I never really realized I was a fat person until I saw a picture that my fiance took of me on Saturday. I was on my way to drop off my latest abstract painting to Brigandi’s Barbering Company located in Audubon, New Jersey. Ariel, the owner of Brigandi’s and someone I’ve unbelievably known for 14 years (god, we’re old) was kind enough to ask if I was interested in bringing down one of my pieces of artwork for Audubon’s National Night Out on Tuesday, August 7th. I was delighted about the opportunity to showcase one of my paintings that are a part of a thousand, non-cohesive collections sitting on my Bad Art and Meow’s webpage.
So, on Saturday morning, after racing to clean my house and attempting to get part of my homework on my linguistic analysis on Wuthering Heights and the Great Gatsby completed, I ripped the tags off the new blue, warehouse-inspired jumpsuit I snagged from Target last week, poofed out my curls and threw on my Francesca’s sunglasses circa Twiggy 1964 and posed nonchalantly outside my house, painting in hand, waiting for a fantastic artistic aesthetic to blossom on the other end of the iPhone. This is what bloomed on the other side of the camera.
When John handed me the phone, my jaw dropped. Look how fat my arms are! Look at how the jumpsuit – size XL – drops down past my waist and hugs me. Look at how my frizzy hair adds more volume to my already voluptuous silhouette. Look how choppy my legs look. Look how ugly I am!
I tossed him the phone, could barely breathe as I stumbled back into the house, jingling my keys in the front lock, panting, disgusted that this artistic aesthetic turned out to be a fat loser in an ill-fitted jumpsuit. I opened up my closet to outfits I can’t wear, to my drawers, busting out with shirts and pants and size 6 this and size 8 that, clinging on to the same fallacy I have: that one day they’ll fit again. That one day, these clothes I was able to wear recently will drape loosely around my shoulders instead of resembling a sausage with the fingers to match.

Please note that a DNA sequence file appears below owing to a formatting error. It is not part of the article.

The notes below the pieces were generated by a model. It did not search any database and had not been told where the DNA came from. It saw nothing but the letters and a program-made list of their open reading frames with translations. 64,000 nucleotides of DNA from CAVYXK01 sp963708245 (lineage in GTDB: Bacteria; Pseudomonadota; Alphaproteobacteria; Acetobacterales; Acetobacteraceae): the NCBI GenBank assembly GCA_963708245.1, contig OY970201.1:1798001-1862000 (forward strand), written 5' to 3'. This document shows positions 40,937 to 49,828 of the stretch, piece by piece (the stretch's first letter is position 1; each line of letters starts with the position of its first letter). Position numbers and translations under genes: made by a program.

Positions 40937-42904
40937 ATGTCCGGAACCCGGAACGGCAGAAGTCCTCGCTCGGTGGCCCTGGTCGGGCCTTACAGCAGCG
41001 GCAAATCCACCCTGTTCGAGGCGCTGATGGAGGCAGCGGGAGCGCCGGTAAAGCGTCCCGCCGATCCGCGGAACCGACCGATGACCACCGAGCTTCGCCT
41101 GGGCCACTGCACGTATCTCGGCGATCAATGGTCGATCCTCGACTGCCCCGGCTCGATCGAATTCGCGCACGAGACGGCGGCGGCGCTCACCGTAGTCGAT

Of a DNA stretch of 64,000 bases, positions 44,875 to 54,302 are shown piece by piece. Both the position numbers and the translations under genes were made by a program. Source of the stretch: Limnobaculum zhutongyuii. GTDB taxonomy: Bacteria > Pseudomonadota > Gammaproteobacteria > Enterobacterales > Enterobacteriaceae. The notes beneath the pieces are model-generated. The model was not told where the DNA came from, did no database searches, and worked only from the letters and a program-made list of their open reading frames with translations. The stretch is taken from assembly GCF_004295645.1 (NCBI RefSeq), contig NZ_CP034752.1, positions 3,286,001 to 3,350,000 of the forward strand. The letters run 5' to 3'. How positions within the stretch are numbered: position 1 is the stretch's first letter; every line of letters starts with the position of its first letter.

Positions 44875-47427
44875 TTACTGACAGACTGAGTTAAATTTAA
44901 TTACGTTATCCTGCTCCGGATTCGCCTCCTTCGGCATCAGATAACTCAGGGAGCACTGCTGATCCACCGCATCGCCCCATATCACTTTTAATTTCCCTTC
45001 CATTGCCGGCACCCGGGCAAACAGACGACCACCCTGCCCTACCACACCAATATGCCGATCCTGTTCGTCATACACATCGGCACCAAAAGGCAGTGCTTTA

I put on ripped jeans and a t-shirt, forgoing a bra with socks peeling out of my shoes and my pair of obnoxious sunglasses, and rode quietly in the car until we got to our destination.
“You look beautiful,” John told me, grabbing my wrist with his one free hand before resting it back on his steering wheel. “I’m a whale,” I retorted, fighting back tears over how I looked.
It’s confusing because I don’t feel this way when I put on my clothes in the morning. I take pictures of myself – flattering angles – and enjoy going shopping. I look in the mirror before I leave work and I guess I’m standing too close to my reflection because then, everything seems moderately skinny. I’ve been 130 pounds the majority of my adult life. And now, standing here, at 183 pounds, delighted that I’m down from 185.6 – I’m the fattest I have ever been.
When I lost my mom I was wearing a Size 8 comfortably, and while that was still a little heavier than I was used to, I liked the way I looked. Do you ever have those pictures that when you first look at them, you’re like, “Wow, I hate the way I look?” but then a few years down the line you look back on the times you thought you were really disgusting and you wish, “Man, I still looked like that?” Well, that was me at Size 8. I was happy, healthy, a balanced blend between eating right and lack of stress. When my mom died, I didn’t eat the first two weeks, and I remember fitting into a size 6 easily, as I shopped for clothes for her funeral and that first trip I took to J.C. Penney’s to try and find some direct way I could still be close to her. When I went back to work, my torso was basically flat, and the appeal of food was non-existent.
And then, a few weeks turned into a month, then two, and by August, I was sitting with my back arched against my kitchen cabinets underneath my sink, with my head banging into the plywood, begging for God to kill me. John had to come home and raced to my side, peeling me off the floor like I was a sticker as I just asked him, “Please let me die,” over and over and over and over and over and over and over until the pain went away and I was lying comatose on our olive green couch, all cried out with nothing left.